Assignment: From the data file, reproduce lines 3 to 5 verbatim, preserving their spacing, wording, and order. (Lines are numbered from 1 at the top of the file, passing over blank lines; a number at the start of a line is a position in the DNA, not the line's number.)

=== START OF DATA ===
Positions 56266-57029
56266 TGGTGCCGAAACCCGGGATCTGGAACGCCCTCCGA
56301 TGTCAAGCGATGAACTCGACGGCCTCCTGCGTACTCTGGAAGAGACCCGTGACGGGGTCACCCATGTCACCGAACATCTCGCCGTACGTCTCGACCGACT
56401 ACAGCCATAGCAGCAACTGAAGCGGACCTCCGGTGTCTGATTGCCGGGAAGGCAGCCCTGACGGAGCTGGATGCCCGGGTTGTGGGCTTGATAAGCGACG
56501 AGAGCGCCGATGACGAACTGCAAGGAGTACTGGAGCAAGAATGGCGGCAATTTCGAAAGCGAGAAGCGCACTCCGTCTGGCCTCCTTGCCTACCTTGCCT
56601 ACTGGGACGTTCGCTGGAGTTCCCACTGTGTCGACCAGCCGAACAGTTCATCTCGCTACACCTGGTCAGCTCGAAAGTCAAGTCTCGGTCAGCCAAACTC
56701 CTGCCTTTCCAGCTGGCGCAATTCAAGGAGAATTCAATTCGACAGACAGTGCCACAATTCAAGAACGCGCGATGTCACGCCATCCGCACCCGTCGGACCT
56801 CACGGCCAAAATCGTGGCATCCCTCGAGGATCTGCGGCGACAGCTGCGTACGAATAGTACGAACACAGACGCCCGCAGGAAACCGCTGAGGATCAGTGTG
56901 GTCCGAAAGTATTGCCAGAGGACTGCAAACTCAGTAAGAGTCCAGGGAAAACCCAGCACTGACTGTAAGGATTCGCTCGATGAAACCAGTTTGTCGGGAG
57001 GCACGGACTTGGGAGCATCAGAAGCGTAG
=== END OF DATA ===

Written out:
56301 TGTCAAGCGATGAACTCGACGGCCTCCTGCGTACTCTGGAAGAGACCCGTGACGGGGTCACCCATGTCACCGAACATCTCGCCGTACGTCTCGACCGACT
56401 ACAGCCATAGCAGCAACTGAAGCGGACCTCCGGTGTCTGATTGCCGGGAAGGCAGCCCTGACGGAGCTGGATGCCCGGGTTGTGGGCTTGATAAGCGACG
56501 AGAGCGCCGATGACGAACTGCAAGGAGTACTGGAGCAAGAATGGCGGCAATTTCGAAAGCGAGAAGCGCACTCCGTCTGGCCTCCTTGCCTACCTTGCCT